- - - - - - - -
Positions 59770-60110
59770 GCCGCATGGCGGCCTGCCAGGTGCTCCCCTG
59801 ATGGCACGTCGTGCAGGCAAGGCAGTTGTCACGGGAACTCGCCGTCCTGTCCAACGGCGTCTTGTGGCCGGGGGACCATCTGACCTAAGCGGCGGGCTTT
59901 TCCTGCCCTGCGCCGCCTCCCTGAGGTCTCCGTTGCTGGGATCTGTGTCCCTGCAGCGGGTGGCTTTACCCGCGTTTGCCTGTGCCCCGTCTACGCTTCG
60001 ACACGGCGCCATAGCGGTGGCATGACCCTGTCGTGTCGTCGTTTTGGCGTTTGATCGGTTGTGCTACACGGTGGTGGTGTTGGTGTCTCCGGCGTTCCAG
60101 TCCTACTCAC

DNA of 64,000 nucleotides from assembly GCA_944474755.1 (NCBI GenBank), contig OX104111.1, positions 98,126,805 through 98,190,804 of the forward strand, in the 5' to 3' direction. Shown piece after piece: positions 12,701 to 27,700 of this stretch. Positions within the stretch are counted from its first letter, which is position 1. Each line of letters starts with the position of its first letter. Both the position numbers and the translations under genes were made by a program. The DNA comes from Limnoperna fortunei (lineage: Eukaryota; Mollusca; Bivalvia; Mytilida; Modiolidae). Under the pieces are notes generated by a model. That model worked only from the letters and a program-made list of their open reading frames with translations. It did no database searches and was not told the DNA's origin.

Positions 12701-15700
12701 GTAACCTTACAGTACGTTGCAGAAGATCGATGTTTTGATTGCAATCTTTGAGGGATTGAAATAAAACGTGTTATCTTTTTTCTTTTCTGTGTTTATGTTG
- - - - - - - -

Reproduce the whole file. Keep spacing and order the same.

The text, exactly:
Positions 59770-60110
59770 GCCGCATGGCGGCCTGCCAGGTGCTCCCCTG
59801 ATGGCACGTCGTGCAGGCAAGGCAGTTGTCACGGGAACTCGCCGTCCTGTCCAACGGCGTCTTGTGGCCGGGGGACCATCTGACCTAAGCGGCGGGCTTT
59901 TCCTGCCCTGCGCCGCCTCCCTGAGGTCTCCGTTGCTGGGATCTGTGTCCCTGCAGCGGGTGGCTTTACCCGCGTTTGCCTGTGCCCCGTCTACGCTTCG
60001 ACACGGCGCCATAGCGGTGGCATGACCCTGTCGTGTCGTCGTTTTGGCGTTTGATCGGTTGTGCTACACGGTGGTGGTGTTGGTGTCTCCGGCGTTCCAG
60101 TCCTACTCAC

DNA of 64,000 nucleotides from assembly GCA_944474755.1 (NCBI GenBank), contig OX104111.1, positions 98,126,805 through 98,190,804 of the forward strand, in the 5' to 3' direction. Shown piece after piece: positions 12,701 to 27,700 of this stretch. Positions within the stretch are counted from its first letter, which is position 1. Each line of letters starts with the position of its first letter. Both the position numbers and the translations under genes were made by a program. The DNA comes from Limnoperna fortunei (lineage: Eukaryota; Mollusca; Bivalvia; Mytilida; Modiolidae). Under the pieces are notes generated by a model. That model worked only from the letters and a program-made list of their open reading frames with translations. It did no database searches and was not told the DNA's origin.

Positions 12701-15700
12701 GTAACCTTACAGTACGTTGCAGAAGATCGATGTTTTGATTGCAATCTTTGAGGGATTGAAATAAAACGTGTTATCTTTTTTCTTTTCTGTGTTTATGTTG